USC and UCLA aren't T14 law schools.

The Canadians at my T14 that went to Canadian UGs went to UBC, Queens, U of T, Western Ontario, or McGill.

The visa situation could be very different in seven years so don't put all your bags in this basket. Get a marketable undergrad degree that will lead to reasonable employment because you might not want to go to law school or the path to being a US lawyer might be all but closed.

Canadians are looked at the same as US undergrads because they will have a GPA and LSAT score and those scores are what matter.

The primary reason for so few Canadians is probably because US law school costs over $300,000 at sticker price and Canadians aren't eligible for loans. Many of the Canadians in US law schools come from wealthy families.



OP, depends what you mean by "disadvantage." I'm Canadian and graduated from a T14 this year. Your GPA is evaluated just the same as American UG GPAs, unless you are from Quebec (if you're from Quebec, PM me). Because of Quebec's CEGEP system, grading is different. The reason McGill and UofT UGs are overrepresented is, in addition to those being the "top UGs" in Canada, so law schools are more familiar with them. But your UG really doesn't matter when compared to your numbers.

Cost of Attendance and federal loan ineligibility is one reason why fewer Canadians are found in US law schools, as was already pointed out. Other reasons include 1) Although eligible for Canadian student loans to study abroad, Canadian banks earmark a general maximum of 100K CAD for law school, which barely covers 1L. You either need to be wealthy or like me, lucky to have gone to a school that offered a scholarship; 2) American JDs are NOT recognized in Canada. You need to do 18 months worth of accreditation to practice in Canada with an American JD. So if you study law in the US, don't plan on going back home for a job right away. Ain't gonna happen; 3) Finally, it is not easy for a non-U.S. citizen to secure long term employment in the United States. F1 OPT lasts a year at most, after which you could theoretically get on a TN visa for 1-3 years at a time. That's assuming NAFTA isn't blown up. If, and it's a big if, your firm or employer sponsors your H1-B, then maybe you can gradually get your PR. If your employer doesn't want to sponsor you, short of marriage, you won't be able to stay and work long term.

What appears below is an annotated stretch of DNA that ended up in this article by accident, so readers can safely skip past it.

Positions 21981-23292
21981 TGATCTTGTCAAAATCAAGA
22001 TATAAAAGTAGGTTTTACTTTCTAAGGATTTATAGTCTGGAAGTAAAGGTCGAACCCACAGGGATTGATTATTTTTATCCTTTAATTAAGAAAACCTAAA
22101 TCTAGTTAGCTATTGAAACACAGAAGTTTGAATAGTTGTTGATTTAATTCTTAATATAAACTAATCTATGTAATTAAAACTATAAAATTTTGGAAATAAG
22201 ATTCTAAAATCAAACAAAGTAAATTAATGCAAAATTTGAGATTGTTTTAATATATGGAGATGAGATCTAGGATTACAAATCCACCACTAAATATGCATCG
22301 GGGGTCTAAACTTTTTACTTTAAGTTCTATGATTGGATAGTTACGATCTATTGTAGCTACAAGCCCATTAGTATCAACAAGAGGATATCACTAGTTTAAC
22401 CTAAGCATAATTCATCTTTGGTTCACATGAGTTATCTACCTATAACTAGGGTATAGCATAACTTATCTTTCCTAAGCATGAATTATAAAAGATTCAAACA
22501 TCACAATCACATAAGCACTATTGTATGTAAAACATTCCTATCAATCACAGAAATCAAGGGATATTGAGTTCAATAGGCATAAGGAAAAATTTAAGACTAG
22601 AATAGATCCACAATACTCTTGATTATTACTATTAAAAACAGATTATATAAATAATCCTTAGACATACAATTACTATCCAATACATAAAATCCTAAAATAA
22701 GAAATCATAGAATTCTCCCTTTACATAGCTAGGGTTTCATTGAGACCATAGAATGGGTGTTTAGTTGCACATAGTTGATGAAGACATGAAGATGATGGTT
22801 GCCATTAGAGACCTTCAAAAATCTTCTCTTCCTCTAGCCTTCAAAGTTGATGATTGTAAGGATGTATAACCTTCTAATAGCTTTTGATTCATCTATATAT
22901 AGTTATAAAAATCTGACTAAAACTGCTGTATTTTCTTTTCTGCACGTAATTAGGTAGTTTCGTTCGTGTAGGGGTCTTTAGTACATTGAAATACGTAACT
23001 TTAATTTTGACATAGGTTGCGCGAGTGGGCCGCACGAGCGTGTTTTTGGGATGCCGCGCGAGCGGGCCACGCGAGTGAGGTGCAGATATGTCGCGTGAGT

I knew all of this going in and I'm still trying to make it here, but these are things to think about. McGill and UofT both offer JD programs that NY, MA and I believe CA recognize for bar admission. The JD is cheaper, the schools are reputed, and you can work both in the US and Canada as you please. Strategy might dictate you get your JD in Canada with little to no debt, and find your dream job in the US. Good luck!

Re: Are Canadian undergraduates applying to American law schools at an disadvantage?

Posted: Sat Jul 22, 2017 4:43 pm
by TAD
kkdk wrote:
Mullens wrote:
Andrew66 wrote:Hi everyone. I'm a Canadian HS student planning on pursuing my undergraduate degree in Canada. My dream is to practise American law and so I plan on applying to the T-14 law schools in the states thereafter.

The searches I have made in this forum have made me come to the conclusion that I wont be at a disadvantage. However, I have been told on a different forum that international applicants are placed into a different pool by admissions councils. The law school class profiles of USC Gould, Virginia, and UCLA also indicate very, very few Canadian undergraduates.